Multiple Intelligences in Third Grade Mathematics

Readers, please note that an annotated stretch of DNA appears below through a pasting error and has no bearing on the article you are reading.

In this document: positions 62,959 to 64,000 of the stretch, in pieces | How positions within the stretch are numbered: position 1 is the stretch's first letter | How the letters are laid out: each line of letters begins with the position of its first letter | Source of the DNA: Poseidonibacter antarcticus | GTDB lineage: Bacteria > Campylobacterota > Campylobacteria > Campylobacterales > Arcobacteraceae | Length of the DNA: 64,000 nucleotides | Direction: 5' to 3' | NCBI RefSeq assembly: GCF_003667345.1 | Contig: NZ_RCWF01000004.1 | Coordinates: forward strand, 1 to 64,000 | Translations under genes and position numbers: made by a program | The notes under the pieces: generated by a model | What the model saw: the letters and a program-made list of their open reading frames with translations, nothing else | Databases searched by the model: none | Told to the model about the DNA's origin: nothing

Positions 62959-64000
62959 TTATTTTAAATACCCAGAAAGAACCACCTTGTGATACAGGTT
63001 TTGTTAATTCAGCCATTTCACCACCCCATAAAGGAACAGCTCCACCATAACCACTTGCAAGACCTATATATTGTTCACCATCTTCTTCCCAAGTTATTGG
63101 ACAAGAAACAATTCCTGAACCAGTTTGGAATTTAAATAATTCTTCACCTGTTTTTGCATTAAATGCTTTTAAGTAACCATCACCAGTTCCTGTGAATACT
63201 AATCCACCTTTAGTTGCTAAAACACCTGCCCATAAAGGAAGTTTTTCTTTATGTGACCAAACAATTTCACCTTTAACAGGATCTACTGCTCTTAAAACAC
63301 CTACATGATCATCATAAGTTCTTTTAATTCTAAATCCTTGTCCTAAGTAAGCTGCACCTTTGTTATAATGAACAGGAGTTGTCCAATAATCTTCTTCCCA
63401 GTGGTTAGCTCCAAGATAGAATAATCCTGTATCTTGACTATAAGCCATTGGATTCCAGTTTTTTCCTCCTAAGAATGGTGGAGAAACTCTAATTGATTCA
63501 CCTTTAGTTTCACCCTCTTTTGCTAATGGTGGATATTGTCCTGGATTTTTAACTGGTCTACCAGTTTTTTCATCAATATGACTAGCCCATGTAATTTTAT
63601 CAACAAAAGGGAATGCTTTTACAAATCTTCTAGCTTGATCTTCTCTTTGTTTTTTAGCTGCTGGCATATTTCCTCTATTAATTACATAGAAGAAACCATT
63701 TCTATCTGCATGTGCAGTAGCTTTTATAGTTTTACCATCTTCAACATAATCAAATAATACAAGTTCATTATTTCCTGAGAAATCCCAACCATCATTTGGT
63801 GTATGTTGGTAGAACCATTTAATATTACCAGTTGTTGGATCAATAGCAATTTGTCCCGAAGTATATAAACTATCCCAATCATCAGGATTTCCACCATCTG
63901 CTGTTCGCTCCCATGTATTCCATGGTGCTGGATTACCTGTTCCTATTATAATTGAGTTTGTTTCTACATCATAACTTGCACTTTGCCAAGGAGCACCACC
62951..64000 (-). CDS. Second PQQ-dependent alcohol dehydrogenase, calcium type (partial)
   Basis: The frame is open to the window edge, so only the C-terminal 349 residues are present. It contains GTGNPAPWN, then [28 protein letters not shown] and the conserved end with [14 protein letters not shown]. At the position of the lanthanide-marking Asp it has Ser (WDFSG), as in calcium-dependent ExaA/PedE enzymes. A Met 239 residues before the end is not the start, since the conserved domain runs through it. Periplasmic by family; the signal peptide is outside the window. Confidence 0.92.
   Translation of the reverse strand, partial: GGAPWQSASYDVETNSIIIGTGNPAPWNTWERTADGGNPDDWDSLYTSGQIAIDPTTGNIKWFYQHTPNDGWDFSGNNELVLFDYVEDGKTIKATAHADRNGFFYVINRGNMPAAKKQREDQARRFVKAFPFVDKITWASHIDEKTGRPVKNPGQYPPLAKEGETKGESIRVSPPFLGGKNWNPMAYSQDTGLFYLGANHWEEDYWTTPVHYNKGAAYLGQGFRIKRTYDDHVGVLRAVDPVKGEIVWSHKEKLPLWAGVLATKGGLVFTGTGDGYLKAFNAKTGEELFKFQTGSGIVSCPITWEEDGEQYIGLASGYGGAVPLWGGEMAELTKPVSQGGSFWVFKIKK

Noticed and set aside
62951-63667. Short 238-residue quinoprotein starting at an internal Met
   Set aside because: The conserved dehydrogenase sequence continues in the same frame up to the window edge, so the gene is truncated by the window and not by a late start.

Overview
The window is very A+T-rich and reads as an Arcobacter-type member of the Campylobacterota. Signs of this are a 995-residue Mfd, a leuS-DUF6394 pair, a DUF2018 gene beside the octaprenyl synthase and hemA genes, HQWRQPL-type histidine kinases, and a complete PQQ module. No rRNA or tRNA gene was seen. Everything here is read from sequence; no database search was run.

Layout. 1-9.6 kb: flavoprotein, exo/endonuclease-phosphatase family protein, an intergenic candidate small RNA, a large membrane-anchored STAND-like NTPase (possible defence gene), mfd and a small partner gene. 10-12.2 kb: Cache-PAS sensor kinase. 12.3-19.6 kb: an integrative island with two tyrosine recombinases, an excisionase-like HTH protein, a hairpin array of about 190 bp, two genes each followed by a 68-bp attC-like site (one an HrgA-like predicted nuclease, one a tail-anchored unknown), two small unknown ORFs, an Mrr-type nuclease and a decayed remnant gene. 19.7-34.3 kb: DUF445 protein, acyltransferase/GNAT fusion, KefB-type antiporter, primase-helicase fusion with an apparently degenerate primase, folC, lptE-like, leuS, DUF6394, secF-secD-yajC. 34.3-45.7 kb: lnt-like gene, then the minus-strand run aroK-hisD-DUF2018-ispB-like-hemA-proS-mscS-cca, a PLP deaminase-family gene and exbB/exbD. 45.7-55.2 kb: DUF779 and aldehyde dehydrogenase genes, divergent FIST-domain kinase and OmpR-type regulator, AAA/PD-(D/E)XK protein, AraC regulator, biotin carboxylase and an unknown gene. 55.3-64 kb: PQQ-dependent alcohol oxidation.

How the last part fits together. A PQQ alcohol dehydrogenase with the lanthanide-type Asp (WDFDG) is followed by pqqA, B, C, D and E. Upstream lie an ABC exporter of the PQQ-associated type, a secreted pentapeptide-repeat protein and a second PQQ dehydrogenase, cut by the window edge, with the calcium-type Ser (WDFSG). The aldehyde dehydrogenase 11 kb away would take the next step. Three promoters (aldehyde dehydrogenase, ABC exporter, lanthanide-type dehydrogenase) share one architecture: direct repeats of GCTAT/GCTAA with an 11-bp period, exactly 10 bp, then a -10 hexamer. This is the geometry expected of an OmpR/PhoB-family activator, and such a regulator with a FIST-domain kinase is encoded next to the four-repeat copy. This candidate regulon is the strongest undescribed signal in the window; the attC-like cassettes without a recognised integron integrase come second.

Today's American schools are in a constant battle. In the context of standardization and accountability, educators must attempt to produce measurable results on State-mandated tests, while at the same time educating the whole child. Standardized tests often focus on the skills needed for Language, Literacy, and Mathematics achievement. In 1983, Howard Gardner introduced the Theory of Multiple Intelligences in his book, Frames of Mind. Gardner (1983) purposed that human beings possess eight different capacities for processing information--eight different ways of being "smart". Gardner defined each "intelligence" as the capacity to solve problems or create products. While Gardner never intended for his theory to be a curriculum model, the idea of students being smart in different ways provides many implications for classroom practice. This paper investigates the implications of Howard Gardner's Theory of Multiple Intelligences in a third grade Mathematics classroom. An overview of the theory provides a brief definition and background information about each of the eight intelligences. Then, the paper applies the Theory of Multiple Intelligences to the teaching and learning of third grade Mathematics as prescribed by the National Council of Teachers of Mathematics (NCTM). The paper analyzes practical applications of the theory to learners and learning, learning environments, curriculum and instructional strategies, and assessment. Through a glance at schools actively using the Multiple Intelligences Theory, the paper analyzes the ways in which schools can individualize instruction and allow students to use their many intelligences in order to prepare students for their futures, both in and out of school. The research finds that educators can apply the Theory of Multiple Intelligences to the area of Assessment by allowing students to show evidence of learning in multiple ways, but that further research needs to occur in order to show the true effectiveness of the theory on classroom practice.